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S. Arunkumar Vs. Bank of Maharashtra and ors. - Court Judgment

LegalCrystal Citation
CourtDRAT Mumbai
Decided On
Judge
Reported inI(2008)BC108
AppellantS. Arunkumar
RespondentBank of Maharashtra and ors.
Excerpt:
.....rebutted the said presumption.4. the learned advocate appearing for the appellant argued that the delay in filing the appeal may be condoned in the interest of justice.in support of his contention he has cited judgment of the supreme court in the case of collector, land acquisition, anantnag v. mst. katiji , wherein it is held that liberal approach has to be adopted by the courts in considering whether "sufficient cause" has been shown or not for condonation of delay. that was a case where there was delay in filing the appeal by the state. it was held that there is no presumption that the delay is occasioned deliberately or on account of culpable negligence or on account of mala fides as a litigant does not stand to benefit by resorting to delay. that was a case where appellant was the.....
Judgment:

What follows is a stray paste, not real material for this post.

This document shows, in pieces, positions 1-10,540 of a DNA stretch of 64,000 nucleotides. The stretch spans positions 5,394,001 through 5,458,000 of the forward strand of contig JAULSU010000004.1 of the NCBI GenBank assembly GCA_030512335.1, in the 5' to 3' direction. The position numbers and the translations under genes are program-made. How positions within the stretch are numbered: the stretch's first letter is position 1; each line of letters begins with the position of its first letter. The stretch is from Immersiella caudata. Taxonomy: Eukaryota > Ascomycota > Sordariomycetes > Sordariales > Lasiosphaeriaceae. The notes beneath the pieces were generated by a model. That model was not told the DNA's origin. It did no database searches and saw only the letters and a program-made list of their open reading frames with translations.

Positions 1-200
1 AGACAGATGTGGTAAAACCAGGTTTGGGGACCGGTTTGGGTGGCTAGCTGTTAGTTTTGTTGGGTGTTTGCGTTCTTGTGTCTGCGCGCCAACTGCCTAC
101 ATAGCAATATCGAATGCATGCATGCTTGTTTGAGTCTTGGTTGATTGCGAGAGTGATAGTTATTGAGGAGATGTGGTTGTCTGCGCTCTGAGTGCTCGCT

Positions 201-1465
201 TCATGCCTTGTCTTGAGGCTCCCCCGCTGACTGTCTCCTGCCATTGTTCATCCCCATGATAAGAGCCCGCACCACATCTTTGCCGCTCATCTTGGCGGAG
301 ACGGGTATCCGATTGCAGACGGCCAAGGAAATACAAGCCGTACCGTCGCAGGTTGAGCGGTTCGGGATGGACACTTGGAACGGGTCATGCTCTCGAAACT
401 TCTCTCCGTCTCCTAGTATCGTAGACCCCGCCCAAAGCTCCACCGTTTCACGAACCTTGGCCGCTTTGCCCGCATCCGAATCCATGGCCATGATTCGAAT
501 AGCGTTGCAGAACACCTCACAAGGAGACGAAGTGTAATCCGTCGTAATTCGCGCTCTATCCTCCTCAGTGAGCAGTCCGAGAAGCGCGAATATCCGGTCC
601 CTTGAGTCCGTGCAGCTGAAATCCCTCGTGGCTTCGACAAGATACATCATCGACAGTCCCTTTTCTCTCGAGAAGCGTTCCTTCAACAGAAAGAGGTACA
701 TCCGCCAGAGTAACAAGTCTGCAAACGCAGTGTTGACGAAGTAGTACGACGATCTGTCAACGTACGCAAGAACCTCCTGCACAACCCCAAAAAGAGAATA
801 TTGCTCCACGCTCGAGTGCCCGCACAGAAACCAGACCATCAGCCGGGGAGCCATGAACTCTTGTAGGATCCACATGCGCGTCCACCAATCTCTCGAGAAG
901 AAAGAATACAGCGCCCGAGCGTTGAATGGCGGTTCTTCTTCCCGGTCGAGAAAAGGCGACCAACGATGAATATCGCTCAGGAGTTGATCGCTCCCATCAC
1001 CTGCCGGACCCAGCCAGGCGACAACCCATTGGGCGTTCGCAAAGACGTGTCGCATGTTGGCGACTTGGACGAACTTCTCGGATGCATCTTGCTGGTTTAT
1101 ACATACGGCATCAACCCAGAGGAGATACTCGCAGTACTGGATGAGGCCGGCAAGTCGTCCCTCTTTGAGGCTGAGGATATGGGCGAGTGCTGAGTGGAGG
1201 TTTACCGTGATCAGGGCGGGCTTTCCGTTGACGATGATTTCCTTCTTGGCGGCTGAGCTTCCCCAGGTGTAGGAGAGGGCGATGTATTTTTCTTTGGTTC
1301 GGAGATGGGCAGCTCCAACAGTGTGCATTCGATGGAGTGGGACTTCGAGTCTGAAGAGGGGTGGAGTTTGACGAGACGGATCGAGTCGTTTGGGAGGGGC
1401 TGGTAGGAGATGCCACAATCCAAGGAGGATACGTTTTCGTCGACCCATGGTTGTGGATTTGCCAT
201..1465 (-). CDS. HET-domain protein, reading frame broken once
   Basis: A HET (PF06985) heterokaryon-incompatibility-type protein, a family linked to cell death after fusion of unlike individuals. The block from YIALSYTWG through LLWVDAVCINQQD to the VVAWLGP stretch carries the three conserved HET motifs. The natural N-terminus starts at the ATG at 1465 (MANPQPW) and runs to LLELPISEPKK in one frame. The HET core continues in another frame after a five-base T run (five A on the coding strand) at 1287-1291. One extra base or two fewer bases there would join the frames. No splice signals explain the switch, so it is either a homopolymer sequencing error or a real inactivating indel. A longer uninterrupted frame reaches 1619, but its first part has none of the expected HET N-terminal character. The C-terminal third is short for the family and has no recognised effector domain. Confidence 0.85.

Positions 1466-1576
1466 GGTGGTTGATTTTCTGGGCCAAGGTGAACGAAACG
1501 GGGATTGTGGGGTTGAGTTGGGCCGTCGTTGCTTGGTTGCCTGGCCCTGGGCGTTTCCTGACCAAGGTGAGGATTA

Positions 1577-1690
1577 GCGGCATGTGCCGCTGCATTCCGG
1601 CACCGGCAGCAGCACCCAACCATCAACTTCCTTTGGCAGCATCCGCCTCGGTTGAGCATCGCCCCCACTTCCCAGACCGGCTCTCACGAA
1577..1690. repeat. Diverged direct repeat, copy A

1. This appeal has been filed challenging the order dated 5th April, 2006 passed by the Presiding Officer of the D.R.T.-II, Mumbai rejecting an application filed by the appellant for setting aside an ex parte decree passed against the appellant on the ground that the application was time-barred in the following circumstances: The respondent Bank had filed an Original Application for recovery of debts due from the appellant and other defendants. The appellant was the original defendant No. 2. He and the defendant No. 3 were the guarantors and the Directors of the appellant No. 1 company. The appellant's wife was impleaded as the defendant No. 4 being the guarantor and the mortgagor of the flat. The summons of the Original Application were sought to be served on the appellant by registered post on the residential address of the appellant which was returned with a postal endorsement 'unclaimed'. As per the practice of the D.R.T. the copy of the judgment and order was sent on the address of the appellant which was undisputedly received by him on 25th July, 2005. Thereafter, the respondent Bank commenced the execution proceeding notice of which was admittedly served on the appellant on 11th September, 2005 and the application for setting aside the decree was filed on 18th October, 2005. In para 4(B) of the application after mentioning that the copy of the judgment and order was received by the appellant on 25th July, 2005, it is stated as follows- The recovery proceedings are shown to have been received by applicant No. 1-Mr. Arun Kumar on 11th September, 2005 and the applicant No. 2-Mrs. Vijaylaxmi on 11th September, 2005. There is the delay of about 16 days in filing this application and the same may be condoned in the interest of justice. Otherwise irreparable loss, harm and injury would be caused to the applicants.